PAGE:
The best student loan refinancers, for example, offer rates that start below 3%. If you have a high student loan rate, a big balance, or a lengthy repayment ahead of you, refinancing student loans to a lower rate has the potential for savings.
For credit card debt or other loans with higher interest rates, refinancing or consolidating through a personal loan could get you a lower interest rate. Spend some time looking at your options and calculating your refinancing savings to see if this could be a worthwhile move.
3. Fine-tune your retirement portfolio
The beginning of a new year is the perfect time to check up on your retirement accounts. This will give you the chance to make adjustments and ensure that your investments are growing the way they should be.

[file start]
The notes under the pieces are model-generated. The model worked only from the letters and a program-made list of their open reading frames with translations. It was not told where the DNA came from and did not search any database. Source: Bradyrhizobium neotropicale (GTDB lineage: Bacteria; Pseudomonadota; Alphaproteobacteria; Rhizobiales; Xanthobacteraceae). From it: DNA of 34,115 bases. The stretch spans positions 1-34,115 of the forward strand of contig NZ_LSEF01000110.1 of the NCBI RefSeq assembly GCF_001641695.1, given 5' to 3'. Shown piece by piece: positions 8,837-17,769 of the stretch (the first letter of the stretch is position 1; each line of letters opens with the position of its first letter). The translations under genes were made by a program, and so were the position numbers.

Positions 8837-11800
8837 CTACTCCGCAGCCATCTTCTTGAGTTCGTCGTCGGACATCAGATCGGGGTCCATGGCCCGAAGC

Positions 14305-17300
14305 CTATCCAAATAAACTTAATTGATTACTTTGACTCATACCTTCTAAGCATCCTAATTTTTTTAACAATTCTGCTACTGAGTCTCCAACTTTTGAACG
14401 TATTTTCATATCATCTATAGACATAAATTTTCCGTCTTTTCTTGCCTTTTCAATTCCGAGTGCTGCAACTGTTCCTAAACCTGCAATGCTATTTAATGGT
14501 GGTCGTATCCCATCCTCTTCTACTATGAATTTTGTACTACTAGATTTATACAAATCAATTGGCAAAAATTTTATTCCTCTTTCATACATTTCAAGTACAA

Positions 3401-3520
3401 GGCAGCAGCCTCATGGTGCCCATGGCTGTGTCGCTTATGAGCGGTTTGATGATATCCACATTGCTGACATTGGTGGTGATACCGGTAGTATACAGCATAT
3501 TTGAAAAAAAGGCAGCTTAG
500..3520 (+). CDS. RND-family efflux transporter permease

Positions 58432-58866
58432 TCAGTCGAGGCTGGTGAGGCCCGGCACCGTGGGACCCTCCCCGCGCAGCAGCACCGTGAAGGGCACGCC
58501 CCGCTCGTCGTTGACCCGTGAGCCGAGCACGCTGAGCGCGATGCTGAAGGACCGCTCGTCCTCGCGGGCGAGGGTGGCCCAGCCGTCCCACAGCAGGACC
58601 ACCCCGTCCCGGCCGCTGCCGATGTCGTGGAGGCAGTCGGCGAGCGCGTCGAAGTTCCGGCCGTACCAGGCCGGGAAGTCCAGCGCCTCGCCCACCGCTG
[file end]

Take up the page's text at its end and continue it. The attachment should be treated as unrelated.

Your financial situation today is likely different than it was when you chose your holdings — you may have a higher income or bigger responsibilities. Look at your portfolio with new eyes to see if you’re getting the returns you want at the level of risk you can tolerate.
You should also check the costs of your investment accounts to ensure your returns aren’t getting eaten up by transaction fees or advisory charges.
Lastly, consider upping your contributions to your account. Even putting in one percent more can greatly improve your retirement outlook, while having only a minor effect on today’s budget.
4. Ask for a raise
The start of the year is often a time for performance reviews and evaluations. Whether you recently had a review or are preparing for one, this provides an ideal window to negotiate your compensation.